Robert Aldrich’s FLIGHT OF THE PHOENIX (1965) is a story of struggle, team work and survival. With a splendid cast, the diverse array of characters adds to this solid story. Based on the 1964 novel of the same title, written by Elleston Trevor, this film was not exactly a big hit at the box office at the time. But since then, it has slowly become a favorite among many classic film fans… including me.

Our story begins via an aircraft en route to Benghazi, which today may evoke a very different image than this film’s take back in 1965. We are immediately placed within the twin-engine Fairchild C-82 aircraft carrying oil company cargo and passengers, piloted by veteran aviator Frank Towns (James Stewart) and co-pilot/navigator Lew Moran (Sir Richard Attenborough). The rest of the passengers/cast:

Captain Harris… (Peter Finch)
Heinrich Dorfmann… (Hardy Kruger)
Trucker Cobb… (Ernest Bourgine)
Crow… (Ian Bannen)
Sargeant Watson… (Ronald Fraser)
Dr. Renaud… (Christian Marquand)
Standish… (Dan Duryea)
Bellamy… (George Kennedy)
Carlos… (Alex Montoya)
Tasso… (Peter Bravos)
Gariele… (Gabriele Tinti)
Bill… (William Aldrich, brother of the director)
Farida… (Barrie Chase)

Due to an abrupt sand storm, the engines each blow out and they make a crash landing in the desert. Upon sudden impact, cargo is dramatically shifted, resulting in the immediate deaths of a couple of the passengers and leaving one heavily injured. The remaining team soon reveal their differing personalities and often conflicting views on survival tactics. This adds to the tension as we dig deeper into each of the character’s own views on how to live and who to follow.

There are many films that depict tales of survival and triumph with an impressive ensemble cast. Ronald Neame/Irwin Allen’s THE POSEIDON ADVENTURE (1972), John Sturges’ THE GREAT ESCAPE (1963) and Alfred Hitchcock’s LIFEBOAT (1944) come to mind. But this film does a particularly marvelous job of exploring the complexities of each of these unique characters. We get to know these characters more so than simply what they do for a living. We see their strengths and frailties- the warts and all.

FLIGHT OF THE PHOENIX is deeply layered in shades of gray. When Captain Harris dutifully goes out to survey a dangerous situation when a small group of bandits camp nearby, we see that Harris is a strictly ‘by-the-book’ military man who refuses to compromise, even at high risk and when it means his own demise. But we respect him for going out on his own terms. However, in sharp contrast I find enormous disrespect for Sergeant Watson when he refuses his direct order to accompany Harris, his British Army superior. And yet it is the cowardly and smug Watson who avoids being murdered by the bandits due to his own path to survival.

Ernest Bourgnine’s portrayal of the slow-witted foreman, Trucker Cobb is a genuine and fantastic performance. With more expression than dialogue in several of his scenes, we peek into the soul of Cobb. And as such, we invest great compassion for his misguided motivations, despite that leading to his painfully ill-fated ending.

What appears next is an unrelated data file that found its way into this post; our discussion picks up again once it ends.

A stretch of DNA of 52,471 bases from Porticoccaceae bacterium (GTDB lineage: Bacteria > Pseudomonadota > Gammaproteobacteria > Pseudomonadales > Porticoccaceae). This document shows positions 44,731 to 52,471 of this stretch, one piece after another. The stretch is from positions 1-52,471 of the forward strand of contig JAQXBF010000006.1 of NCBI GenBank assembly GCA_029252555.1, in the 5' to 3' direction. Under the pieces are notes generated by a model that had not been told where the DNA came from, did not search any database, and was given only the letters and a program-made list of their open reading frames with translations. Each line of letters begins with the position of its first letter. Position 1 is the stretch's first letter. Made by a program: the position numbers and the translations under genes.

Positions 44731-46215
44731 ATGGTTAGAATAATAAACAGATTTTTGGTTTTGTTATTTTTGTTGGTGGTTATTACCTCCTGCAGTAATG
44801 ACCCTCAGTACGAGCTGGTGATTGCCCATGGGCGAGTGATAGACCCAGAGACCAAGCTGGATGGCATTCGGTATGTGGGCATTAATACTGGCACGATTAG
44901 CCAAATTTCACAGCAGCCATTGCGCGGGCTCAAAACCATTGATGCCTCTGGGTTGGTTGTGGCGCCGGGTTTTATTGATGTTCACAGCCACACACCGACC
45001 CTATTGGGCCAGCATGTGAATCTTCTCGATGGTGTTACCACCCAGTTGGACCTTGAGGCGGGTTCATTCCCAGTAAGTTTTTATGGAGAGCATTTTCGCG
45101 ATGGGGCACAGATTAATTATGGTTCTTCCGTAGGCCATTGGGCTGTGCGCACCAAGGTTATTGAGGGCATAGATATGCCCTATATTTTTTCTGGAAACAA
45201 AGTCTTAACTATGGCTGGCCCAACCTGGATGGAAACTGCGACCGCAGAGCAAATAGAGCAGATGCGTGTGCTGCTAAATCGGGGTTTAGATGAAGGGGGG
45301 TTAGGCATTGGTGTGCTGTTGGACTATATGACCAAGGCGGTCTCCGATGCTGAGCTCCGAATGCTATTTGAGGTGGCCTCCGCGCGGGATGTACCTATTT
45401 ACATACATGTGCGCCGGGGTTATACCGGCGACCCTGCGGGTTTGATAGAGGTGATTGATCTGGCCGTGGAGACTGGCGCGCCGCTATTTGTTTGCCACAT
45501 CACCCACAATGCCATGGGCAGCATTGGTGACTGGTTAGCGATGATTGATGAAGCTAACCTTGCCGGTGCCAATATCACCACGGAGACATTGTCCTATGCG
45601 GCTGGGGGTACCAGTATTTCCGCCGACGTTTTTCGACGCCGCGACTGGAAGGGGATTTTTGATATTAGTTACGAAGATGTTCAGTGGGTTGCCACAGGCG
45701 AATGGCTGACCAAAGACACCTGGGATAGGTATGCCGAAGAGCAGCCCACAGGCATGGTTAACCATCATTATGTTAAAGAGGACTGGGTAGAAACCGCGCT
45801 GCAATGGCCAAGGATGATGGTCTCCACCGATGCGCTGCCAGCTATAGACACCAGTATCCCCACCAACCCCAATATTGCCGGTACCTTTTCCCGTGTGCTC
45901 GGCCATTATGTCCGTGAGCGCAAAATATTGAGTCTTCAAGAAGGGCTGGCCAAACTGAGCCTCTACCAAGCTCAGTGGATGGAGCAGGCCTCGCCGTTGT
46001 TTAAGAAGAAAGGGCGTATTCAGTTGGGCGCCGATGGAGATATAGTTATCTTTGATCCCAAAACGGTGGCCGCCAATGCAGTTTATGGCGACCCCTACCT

The triangle of tension and social dynamics amongst Moran, Towns and Dorfmann is a main example of how complex these characters get. Brilliantly portrayed by Attenborough, we first see navigator Moran as a simple peace maker. There is incredible tension between the ‘old-school’ pilot Towns and Dorfmann, the straight-laced aeronautical designer. These two are complete opposites in every way, and power struggle becomes a huge point of contention several times throughout the story. Moran is able to convince Towns that he must concede to Dorfmann, no matter how much Towns finds him disagreeable and insulting. He persuades Towns that Dorfmann’s far-fetched idea to rebuild a new airplane from parts of the crashed plane is likely their only hope. In the process of swallowing his pride, Towns deflects by verbally ripping into Moran. While Towns took full responsibility and guilt for the plane crash from the beginning, he now rages against Moran- stating that his alcoholism that may be to blame for their ill-fated situation.

Stewart does an impeccable job of portraying this very human character of this traditionalist aviator. He is not simply the leader whom everyone follows without question, as one would often see in many of his roles. Not unlike when George Bailey is tested by his dire situation before Clarence drops in (from Frank Capra’s IT’S A WONDERFUL LIFE), we see a very conflicted and tortured role in Frank Towns. Stewart’s portrayal of Towns realistically goes deep into this man’s anguish and desperation as when one is pushed to their extreme limits yet resists for the sake of survival… and not just for the fulfillment of his own continued existence, but for the entire remaining lot of survivors.

Without revealing a humdinger of a spoiler towards the end of the film (I shall refrain for any of you who have not already seen this intriguing film), I will instead assert another notable feature and theme to this classic… aviation. As the first grand daughter of two pilots myself (both my mother’s father and my father’s father were pilots til their last days), I’m a huge fan of aviation. I grew up going to “Fly-Ins” and Air Shows and watching planes being built from scratch in hangars. My fascination with flight started early as my first experience was in a 2-seater ‘single engine’ at the mere age of 6 weeks. Knowing that James Stewart was an avid pilot in real life, simply added more enjoyment for me- as I watched the evolution of this airplane ‘rising from the ashes.’ Sadly, it was the famous real-life stunt pilot Paul Mantz that lost his life in the making of this film.

This post was my contribution to the JAMES STEWART BLOGATHON hosted by the ever talented Rick of the insightful blog, THE CLASSIC FILM and TV CAFE. Be sure to read all the talented bloggers’ entries to this fun blogathon…



%d bloggers like this: